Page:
Natalie Moore: With children, the days are long and the years are short

Reclaim time with your children by following these tips on preparing and getting through the school year.

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Columnist Natalie Moore (right) enjoys a selfie with her daughter Skye.

Columnist Natalie Moore (right) with her daughter Skye.

Natalie Moore

Advice, resources, and reflections on back-to-school season for Chicago's students, families, and educators.

In my childhood kitchen, a framed crocheted sign hung on the wall, a gift from a family friend. It read: “With children, the days are long, and the years are short.”

A cliche, to be sure. But the adage is accurate. My daughter Skye is headed to second grade at a Chicago Public School, and the whole family looks at this 7-year-old with wonder and wistfulness, asking, “Gee, where did the time go?”

For Skye, the time doesn’t pass fast enough.


“I’m excited to go to second grade because we’re going to be the leader of the primaries,” Skye told me. Kindergarten, first and second grades are the primary grades. Being a leader to her means: “Knowing what’s right and wrong, and knowing what not to do and what to do. It’s wrong to hit somebody.”

Her personal goal is to learn division and chemistry. I have no idea why or where chemistry comes from. I don’t know a second-grade class that teaches the subject.

But I’m here to give sage back-to-school advice, practical advice. After all, I am now the mother of a leader in the primaries. Frankly, I’ve been ready for my kid to go back to school since the third week of June. Camp schedules don’t accommodate working parents. I need a 7:45 a.m. drop-off and a 6 p.m. pickup. Also, children don’t use their school stomachs while at home. Always asking for snacks, increasing the summer grocery bills.

As you parents get cameras and first-day-of-school outfits ready, don’t get misty-eyed. Make the school year productive and convenient for your families.

  • Social media is flush with parents taking pictures of their bright-eyed children on the first day of school. They are great! But did you ask for your child’s consent before posting? According to local scholar Devorah Heitner, it’s a good idea to do so. Follow her on social media (and buy her books) to learn about raising children in a digital age. By the way, your high schooler will likely say no. I speak from experience.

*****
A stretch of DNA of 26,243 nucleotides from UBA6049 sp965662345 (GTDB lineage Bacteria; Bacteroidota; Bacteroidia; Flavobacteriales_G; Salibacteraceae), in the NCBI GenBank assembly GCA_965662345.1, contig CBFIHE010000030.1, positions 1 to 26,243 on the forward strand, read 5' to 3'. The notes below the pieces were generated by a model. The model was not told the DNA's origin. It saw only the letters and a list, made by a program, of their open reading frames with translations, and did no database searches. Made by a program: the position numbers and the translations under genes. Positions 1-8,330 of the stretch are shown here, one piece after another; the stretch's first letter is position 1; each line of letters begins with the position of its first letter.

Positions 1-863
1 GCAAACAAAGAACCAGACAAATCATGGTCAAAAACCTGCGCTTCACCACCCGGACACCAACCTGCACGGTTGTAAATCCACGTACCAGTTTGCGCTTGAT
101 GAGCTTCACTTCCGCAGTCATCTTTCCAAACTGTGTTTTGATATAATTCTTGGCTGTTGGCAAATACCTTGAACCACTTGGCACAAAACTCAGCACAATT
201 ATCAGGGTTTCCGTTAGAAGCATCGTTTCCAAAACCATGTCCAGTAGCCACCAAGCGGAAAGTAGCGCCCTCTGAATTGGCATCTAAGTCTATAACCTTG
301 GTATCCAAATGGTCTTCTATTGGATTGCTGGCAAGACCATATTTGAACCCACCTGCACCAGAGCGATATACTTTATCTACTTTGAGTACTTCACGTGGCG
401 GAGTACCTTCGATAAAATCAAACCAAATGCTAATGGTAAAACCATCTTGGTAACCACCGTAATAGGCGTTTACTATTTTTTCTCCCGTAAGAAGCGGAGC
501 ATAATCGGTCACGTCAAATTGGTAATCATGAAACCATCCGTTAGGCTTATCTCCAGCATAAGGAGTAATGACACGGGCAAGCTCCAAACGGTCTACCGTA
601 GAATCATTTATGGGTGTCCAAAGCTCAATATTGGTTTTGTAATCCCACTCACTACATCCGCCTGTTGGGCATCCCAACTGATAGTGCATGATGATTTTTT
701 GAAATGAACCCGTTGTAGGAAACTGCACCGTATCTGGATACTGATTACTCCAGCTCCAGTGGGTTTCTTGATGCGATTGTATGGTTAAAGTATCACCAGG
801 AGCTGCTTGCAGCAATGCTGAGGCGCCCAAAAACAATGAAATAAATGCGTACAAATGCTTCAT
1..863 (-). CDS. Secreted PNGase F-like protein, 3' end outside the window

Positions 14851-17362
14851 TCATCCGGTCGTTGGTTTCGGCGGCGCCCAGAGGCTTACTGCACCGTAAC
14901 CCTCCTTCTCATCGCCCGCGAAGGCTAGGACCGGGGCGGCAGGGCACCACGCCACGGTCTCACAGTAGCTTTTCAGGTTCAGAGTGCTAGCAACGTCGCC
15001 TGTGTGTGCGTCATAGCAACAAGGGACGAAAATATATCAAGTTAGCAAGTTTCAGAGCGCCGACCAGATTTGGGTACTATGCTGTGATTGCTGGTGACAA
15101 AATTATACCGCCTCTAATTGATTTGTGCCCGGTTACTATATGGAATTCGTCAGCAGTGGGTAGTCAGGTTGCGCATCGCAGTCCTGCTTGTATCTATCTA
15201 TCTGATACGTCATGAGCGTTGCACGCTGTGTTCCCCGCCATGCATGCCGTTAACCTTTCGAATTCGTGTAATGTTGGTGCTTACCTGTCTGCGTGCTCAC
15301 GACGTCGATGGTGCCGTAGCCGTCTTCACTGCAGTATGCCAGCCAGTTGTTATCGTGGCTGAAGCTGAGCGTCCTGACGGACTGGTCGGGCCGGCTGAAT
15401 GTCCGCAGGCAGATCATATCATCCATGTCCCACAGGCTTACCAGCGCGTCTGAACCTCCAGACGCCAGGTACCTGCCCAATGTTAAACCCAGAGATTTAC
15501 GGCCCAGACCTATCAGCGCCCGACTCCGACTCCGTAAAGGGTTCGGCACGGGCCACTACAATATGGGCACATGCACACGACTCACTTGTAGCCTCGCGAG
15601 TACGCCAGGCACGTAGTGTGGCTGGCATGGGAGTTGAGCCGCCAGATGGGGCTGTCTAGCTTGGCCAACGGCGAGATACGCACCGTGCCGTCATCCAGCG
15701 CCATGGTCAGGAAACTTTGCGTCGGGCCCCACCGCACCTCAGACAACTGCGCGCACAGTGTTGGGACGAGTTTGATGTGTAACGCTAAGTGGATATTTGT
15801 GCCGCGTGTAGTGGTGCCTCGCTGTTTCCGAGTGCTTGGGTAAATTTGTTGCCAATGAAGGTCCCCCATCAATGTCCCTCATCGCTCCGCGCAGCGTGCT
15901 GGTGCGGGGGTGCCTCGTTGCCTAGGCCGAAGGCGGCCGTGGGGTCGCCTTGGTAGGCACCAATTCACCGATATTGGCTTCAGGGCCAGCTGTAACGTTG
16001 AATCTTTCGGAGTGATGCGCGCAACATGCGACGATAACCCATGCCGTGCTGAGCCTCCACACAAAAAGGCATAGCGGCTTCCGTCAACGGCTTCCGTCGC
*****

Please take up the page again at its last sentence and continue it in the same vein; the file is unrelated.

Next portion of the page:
• Join and support the PTA or other parent-led school organizations. Trust me, the executive board is trying to build community and experience. Help them out by showing up or volunteering for an event.
  • Resist the urge to pack a breakfast or lunch for your child if the school provides meals. (Allergies and other issues notwithstanding, of course.) The convenience of not doing those chores in the morning serves us all well. Plus, it’s easy on the wallet.
  • Ask your teacher what reading curriculum is used. There’s a big shift in the educational system in how reading is taught. Some schools are using a scientific approach to teaching reading as opposed to focusing on the love of books.
  • Be kind to the principal, staff and teachers. Parents like to fuss and sometimes think their children are smarter or more well-behaved than they are. Be easy on overworked school employees.
  • Readjust summer bedtimes a week before school starts. No one wants a cranky kid on day one.
  • Keep extra poster boards at home in case your kid inevitably forgets about a project the night before.
  • School supplies are expensive. Plenty of groups host back-to-school events with free book bags filled with items. You can never have too many pens or erasers.
  • Read school emails. Then you won’t have to play catch-up.
  • Have your children write all of the passwords for school in one place. Searching is a headache.

Think of this advice as a way of reclaiming your time with your children. Those years are short, and days indeed long. So there is no need to waste the little time we have.

Natalie Moore is a reporter for WBEZ. She writes a monthly column for the Sun-Times.

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